The artist will now be known simply as Cabra. The debut is not without some bloodshed. AP photo

The artist will now be known simply as Cabra. The debut is not without some bloodshed. AP photo

Visitante, half of Calle 13, is no more. Meet Cabra.

“Without Cabra there is no Visitante”

NEW YORK — Calle 13’s Eduardo Cabra is shedding his Visitante persona in a graphic new video that serves as a launch for his solo career and new record label.

The artist will now be known simply as Cabra. The debut is not without some bloodshed.

In “La Cabra Jala Pal Monte,” filmed pre-pandemic in Argentina and released Friday, a man dressed in black from head to toe and with his face covered cuts Visitante’s throat before taking off his hood to reveal his identity: Cabra himself.

“Without Cabra there is no Visitante,” sings the 28-time Latin Grammy and Grammy winner from Puerto Rico in the song released on Friday, whose title — literally translated as “The Goat Pulls to the Mountain” — borrows from a Latin American saying about the return to one’s origins.

“I don’t see it as a death,” the veteran producer told The Associated Press Friday from his studio in San Juan. “I see it as Cabra was always there.”

Cabra achieved fame and critical acclaim in the early 2000s as part of Calle 13, a duo he formed with his brother René Pérez, aka Residente. While Pérez was the voice of the group, Cabra’s Visitante was its producer and musical director. Throughout the years, he has performed many other roles: producer of other artists, composer of original movie scores, creator of Trending Tropics (a duo with the Dominican singer-songwriter Vicente García). The idea of leaving behind his famous nickname, he said, was to consolidate all those sides of him.

“La Cabra Jala Pal Monte” is not only his first song as a main vocalist, but the first release of his new independent label La Casa del Sombrero, or The House of the Hat, based in San Juan. This, in fact, is what has him more excited: “The matter of independence in these times that we live in, when mainstream music has become like a single sound.”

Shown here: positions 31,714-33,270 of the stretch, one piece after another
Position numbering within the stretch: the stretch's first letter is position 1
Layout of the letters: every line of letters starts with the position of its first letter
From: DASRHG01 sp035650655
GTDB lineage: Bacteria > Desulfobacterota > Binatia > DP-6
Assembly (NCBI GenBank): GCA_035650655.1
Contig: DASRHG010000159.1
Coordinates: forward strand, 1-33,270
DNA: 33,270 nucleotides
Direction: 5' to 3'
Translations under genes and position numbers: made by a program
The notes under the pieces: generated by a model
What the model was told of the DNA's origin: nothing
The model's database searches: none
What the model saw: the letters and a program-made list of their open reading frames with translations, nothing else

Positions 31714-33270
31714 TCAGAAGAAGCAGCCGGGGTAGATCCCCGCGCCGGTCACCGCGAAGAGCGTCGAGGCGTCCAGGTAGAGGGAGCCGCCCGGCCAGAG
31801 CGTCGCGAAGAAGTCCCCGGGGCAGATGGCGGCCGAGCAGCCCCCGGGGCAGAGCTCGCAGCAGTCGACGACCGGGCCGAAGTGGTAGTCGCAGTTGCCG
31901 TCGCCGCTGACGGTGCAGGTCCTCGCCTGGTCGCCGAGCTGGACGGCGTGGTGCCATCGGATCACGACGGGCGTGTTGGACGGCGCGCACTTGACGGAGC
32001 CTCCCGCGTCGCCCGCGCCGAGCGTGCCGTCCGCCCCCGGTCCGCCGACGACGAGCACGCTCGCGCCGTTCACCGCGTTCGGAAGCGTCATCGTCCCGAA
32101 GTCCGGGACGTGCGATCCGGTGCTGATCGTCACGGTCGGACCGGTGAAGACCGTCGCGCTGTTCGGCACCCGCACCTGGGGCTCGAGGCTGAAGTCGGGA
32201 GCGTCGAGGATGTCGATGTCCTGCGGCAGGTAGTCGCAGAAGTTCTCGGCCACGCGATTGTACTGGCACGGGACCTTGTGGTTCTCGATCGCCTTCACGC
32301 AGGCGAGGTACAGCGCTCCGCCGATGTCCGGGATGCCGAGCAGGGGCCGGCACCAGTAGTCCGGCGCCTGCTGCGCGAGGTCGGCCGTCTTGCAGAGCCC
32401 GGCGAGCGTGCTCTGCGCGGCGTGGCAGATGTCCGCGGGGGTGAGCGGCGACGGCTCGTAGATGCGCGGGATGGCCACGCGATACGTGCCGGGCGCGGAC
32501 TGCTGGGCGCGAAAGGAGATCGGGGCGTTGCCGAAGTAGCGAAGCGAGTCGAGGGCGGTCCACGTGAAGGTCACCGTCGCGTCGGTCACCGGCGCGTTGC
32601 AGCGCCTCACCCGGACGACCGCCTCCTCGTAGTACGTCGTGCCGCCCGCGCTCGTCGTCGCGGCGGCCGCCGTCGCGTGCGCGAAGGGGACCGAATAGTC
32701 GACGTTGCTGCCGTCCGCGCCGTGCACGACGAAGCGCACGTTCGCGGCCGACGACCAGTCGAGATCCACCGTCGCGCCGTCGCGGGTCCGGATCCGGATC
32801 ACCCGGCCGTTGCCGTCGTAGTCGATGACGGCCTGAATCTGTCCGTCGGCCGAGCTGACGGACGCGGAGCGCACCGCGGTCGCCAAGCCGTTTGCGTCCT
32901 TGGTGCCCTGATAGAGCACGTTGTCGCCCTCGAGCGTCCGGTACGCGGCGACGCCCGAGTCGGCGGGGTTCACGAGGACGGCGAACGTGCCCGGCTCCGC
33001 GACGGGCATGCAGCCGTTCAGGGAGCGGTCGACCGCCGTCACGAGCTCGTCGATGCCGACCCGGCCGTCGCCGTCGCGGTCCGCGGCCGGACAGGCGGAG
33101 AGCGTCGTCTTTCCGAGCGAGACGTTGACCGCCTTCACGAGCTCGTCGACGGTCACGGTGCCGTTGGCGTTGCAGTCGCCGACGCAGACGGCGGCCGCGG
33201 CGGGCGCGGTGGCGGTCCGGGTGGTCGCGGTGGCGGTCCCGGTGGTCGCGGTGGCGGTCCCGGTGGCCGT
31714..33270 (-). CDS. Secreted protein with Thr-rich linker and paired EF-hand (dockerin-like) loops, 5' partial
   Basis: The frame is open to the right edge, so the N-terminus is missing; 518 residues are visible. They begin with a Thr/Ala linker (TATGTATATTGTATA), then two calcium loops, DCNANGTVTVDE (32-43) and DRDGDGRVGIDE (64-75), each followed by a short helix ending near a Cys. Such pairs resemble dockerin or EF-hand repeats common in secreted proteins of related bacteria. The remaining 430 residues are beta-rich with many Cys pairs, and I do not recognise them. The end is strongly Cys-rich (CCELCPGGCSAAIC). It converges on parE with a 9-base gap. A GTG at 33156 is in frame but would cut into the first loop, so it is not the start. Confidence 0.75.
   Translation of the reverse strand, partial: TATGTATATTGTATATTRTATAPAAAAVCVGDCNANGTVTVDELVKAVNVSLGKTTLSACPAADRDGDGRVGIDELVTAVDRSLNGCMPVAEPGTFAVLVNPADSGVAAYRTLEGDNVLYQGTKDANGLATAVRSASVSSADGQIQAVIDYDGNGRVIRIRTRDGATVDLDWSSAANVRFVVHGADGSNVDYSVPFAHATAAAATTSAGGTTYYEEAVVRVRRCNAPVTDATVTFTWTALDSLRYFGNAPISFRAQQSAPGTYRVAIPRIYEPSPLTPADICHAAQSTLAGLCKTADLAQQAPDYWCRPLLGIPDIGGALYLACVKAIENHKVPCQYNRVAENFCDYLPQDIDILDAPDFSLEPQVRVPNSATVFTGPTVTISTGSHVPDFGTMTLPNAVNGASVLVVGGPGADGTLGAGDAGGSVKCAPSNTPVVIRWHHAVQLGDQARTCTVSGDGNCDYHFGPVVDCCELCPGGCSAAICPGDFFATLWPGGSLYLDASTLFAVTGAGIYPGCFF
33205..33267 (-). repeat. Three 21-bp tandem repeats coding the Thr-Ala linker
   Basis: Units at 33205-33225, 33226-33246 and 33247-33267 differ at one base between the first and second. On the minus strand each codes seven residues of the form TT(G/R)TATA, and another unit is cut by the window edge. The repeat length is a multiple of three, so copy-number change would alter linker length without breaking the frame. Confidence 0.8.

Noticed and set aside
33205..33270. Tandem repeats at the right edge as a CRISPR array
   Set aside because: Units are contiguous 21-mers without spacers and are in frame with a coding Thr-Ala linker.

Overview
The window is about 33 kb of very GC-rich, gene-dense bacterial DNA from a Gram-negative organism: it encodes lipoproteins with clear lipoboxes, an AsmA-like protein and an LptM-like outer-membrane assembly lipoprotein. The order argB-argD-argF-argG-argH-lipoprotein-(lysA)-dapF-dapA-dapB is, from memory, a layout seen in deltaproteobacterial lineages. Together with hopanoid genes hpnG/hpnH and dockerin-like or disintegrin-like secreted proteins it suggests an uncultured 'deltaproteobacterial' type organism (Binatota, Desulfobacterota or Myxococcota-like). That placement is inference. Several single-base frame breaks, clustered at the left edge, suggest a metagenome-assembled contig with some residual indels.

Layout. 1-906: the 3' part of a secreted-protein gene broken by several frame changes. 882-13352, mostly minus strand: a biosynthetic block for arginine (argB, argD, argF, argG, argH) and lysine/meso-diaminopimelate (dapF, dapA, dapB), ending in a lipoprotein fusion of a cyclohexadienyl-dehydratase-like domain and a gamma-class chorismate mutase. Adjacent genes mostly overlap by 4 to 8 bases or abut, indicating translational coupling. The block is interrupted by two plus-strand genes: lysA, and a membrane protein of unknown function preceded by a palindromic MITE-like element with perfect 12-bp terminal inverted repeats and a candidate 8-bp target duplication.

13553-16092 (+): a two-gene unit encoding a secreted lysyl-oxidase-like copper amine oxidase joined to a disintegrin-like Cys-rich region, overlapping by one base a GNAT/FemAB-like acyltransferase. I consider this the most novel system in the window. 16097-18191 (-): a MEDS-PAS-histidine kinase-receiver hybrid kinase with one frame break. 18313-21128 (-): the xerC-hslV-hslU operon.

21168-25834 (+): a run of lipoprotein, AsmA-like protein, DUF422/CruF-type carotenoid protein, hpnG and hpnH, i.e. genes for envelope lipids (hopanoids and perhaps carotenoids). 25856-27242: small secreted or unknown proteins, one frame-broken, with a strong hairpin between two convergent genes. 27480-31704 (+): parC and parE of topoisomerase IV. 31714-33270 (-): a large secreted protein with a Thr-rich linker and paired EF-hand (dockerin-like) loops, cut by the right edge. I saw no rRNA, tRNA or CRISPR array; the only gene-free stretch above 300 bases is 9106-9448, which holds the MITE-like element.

His immediate plans for the label include working with Puerto Rican songwriter Sebastián Otero and researching the jibara music in order to create an “audiovisual document” about the folkloric genre from the island.

Getting in front of the microphone and the camera as the lead made Cabra feel “vulnerable and super insecure,” something he says has helped him to be more understanding as a producer.

“Maybe I’ll try to be a little more sensitive when I work with other people,” he said. “Now, when I see someone as a producer, I can understand what they are going through and I try to connect with that.”

Next month he will be releasing more music as Cabra the soloist, but he’s quick to state that he’s doing this “without any expectations.”

“I am doing this because I want to keep on doing what I do, which is producing, launching new projects, collaborating with people that I like,” he said. “This consolidates all the things that I do, but I do them now under the same hat.”

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